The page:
US Air Force takes delivery of first KC-46 tanker




A Boeing KC-46A (left) conducts tests in this 2015 file photo
A Boeing KC-46A (left) conducts tests in this 2015 file photo  

Washington (AFP) - The US Air Force on Thursday took delivery of its first KC-46A Pegasus tanker, though the new type of aerial refueler remains beset with technical problems and is not fully operational.

Boeing's tanker will eventually replace the Air Force's aging line of KC-135 tankers, which were manufactured during the Cold War.

But the KC-46 has suffered setbacks and cost overruns, largely stemming from a problem with the "remote vision" system. Unlike older tankers, boom operators in the KC-46 do not have a direct line of sight to the plane that is being refueled.

Instead, they must rely on a system of cameras and monitors.

In some cases, boom operators have struggled with depth of field and image quality, and accidentally scraped the skin of the plane being refueled.

In a statement, the Air Force said Boeing has agreed to fix problems with the remote vision system at its own expense -- not the taxpayer's.

"The Air Force has mechanisms in place to ensure Boeing meets its contractual obligations while we continue with initial operational testing and evaluation," Air Force spokeswoman Captain Hope Cronin said.

Even though the plane is not fully operational, pilots and airmen can still train with it, she added.

"This is a major milestone for our next generation tanker and will allow our airmen to begin operational testing and flight training," Cronin said.

Boeing in 2011 beat its European rival Airbus to replace the KC-135 with the newer KC-46.

The Air Force plans to buy 179 KC-46s over the course of the program. The first deliveries had been expected in 2017.

Boeing has had to pay about $3.5 billion in pre-tax cost overruns, according to Defense News.

COMMENTS

More Related News

Boeing successfully completes test flight of air taxi prototype
Boeing successfully completes test flight of air taxi prototype

Boeing, which is working with Uber on flying taxis, successfully completed the first test of its prototype autonomous passenger air vehicle.

Boeing
Boeing's passenger air vehicle prototype rises into the sky for its first test flight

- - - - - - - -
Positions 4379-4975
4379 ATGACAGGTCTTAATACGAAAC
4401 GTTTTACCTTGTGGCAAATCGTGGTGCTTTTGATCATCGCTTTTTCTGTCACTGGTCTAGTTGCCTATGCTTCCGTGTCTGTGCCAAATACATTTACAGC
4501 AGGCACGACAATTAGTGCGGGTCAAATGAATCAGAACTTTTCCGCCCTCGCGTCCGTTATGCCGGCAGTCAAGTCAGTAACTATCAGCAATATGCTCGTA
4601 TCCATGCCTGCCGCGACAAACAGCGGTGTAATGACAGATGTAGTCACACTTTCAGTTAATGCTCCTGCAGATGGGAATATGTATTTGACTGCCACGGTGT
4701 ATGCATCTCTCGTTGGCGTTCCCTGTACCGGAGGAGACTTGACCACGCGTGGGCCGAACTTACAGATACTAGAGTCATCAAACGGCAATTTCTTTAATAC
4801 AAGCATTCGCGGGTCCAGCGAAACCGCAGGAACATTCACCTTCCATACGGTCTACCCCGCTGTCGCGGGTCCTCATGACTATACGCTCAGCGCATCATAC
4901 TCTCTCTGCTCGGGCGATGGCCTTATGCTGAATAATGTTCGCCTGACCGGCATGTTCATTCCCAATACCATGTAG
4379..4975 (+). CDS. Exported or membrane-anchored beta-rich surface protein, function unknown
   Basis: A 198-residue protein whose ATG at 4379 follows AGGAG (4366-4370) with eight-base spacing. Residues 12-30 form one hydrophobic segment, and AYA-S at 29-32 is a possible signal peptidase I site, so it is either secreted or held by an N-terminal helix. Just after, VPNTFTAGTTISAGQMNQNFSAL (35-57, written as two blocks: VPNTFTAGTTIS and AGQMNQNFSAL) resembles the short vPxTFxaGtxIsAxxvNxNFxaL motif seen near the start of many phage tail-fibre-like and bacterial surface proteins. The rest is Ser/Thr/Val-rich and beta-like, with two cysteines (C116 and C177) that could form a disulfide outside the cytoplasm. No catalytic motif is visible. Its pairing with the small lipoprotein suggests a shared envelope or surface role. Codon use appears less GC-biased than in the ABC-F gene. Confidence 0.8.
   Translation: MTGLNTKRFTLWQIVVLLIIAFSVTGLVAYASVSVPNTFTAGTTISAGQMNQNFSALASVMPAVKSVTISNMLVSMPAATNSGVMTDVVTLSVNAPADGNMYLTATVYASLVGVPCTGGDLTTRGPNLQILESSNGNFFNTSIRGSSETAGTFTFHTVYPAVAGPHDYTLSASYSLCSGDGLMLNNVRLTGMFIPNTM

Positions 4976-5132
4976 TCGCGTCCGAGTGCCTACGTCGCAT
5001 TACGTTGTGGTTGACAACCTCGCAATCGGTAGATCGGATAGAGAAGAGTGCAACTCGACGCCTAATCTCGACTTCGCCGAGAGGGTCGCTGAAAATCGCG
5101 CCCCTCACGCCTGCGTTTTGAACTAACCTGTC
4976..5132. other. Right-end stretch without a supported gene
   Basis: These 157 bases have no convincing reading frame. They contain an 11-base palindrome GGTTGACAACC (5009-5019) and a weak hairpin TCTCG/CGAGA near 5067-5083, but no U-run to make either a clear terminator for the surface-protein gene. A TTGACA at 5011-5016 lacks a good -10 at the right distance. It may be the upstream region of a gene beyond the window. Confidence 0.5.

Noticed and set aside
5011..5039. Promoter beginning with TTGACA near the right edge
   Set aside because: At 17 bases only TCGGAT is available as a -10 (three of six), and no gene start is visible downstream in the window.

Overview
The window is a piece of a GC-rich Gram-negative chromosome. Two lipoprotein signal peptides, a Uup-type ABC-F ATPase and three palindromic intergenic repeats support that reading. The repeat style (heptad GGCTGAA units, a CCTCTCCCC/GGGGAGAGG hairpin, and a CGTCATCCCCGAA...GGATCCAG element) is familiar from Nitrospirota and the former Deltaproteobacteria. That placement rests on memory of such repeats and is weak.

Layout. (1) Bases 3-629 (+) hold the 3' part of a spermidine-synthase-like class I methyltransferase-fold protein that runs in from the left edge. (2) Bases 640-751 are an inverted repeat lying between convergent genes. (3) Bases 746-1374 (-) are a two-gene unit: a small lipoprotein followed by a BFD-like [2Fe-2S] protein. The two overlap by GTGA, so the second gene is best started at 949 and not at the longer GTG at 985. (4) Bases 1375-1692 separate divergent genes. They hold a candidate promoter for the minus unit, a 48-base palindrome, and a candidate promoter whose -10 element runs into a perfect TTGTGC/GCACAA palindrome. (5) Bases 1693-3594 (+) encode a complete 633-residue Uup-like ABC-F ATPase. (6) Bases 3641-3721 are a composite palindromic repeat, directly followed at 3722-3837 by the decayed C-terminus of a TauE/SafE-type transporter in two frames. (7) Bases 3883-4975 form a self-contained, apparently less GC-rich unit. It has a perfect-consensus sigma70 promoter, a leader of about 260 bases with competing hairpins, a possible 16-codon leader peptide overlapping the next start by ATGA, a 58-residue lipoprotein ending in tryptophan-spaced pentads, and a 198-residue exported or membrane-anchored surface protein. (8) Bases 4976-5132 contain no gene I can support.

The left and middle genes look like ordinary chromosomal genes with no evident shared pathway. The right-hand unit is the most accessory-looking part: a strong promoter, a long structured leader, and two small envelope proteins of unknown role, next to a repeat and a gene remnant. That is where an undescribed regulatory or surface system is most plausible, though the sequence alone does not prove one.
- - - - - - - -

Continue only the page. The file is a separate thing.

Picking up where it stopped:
Boeing says it has successfully completed the first test flight of a prototype for its autonomous passenger air vehicle, which could start carrying riders as early as next year. The test was executed on Tuesday at an airport in Manassas, Va., near the headquarters of Aurora Flight Sciences, the Boeing subsidiary that's been developing the electric-powered, vertical takeoff-and-landing aircraft, also known as an eVTOL craft. Boeing NeXt, the business unit that leads Boeing's urban air mobility efforts, is in charge of the test program. Tuesday's uncrewed flight involved a controlled takeoff, hover and landing, which tested the prototype's autonomous functions… Read More

Meet Boeing
Meet Boeing's New F-15X Fighter: Is This the F-35s Worst Nightmare?

F-15s are better-suited to performing long-endurance air defense patrols than the F-35 or F-16, and could free up the pricey F-22 and F-35s for critical frontline roles. Is this enough of a reason to buy the new F-15X?

Boeing and Machinists Union tussle over automation
Boeing and Machinists Union tussle over automation's effect on quality assurance

Boeing's moves to automate its manufacturing processes and streamline the quality assurance process for its airplanes has sparked discussions with union officials over the effect on jobs. The controversy came to light in the current issue of Aero Mechanic - the newspaper published by the International Association of Machinists' District 751, which represents Boeing assembly workers - and in The Seattle Times. Union leaders are concerned about a Boeing campaign known as "Quality Transformation," which relies on automated processes such as robotic riveting and precision machining to cut down on manufacturing defects. Boeing says such processes make airplane assembly more...

Stealth Shocker: China Claims It Can Track Air Force F-22 Raptors
Stealth Shocker: China Claims It Can Track Air Force F-22 Raptors

No more stealth?

Leave a Comment

Your email address will not be published. Required fields are marked with *

Cancel reply

Comments

Top News: Latin America

facebook
Hit "Like"
Don't miss any important news
Thanks, you don't need to show me this anymore.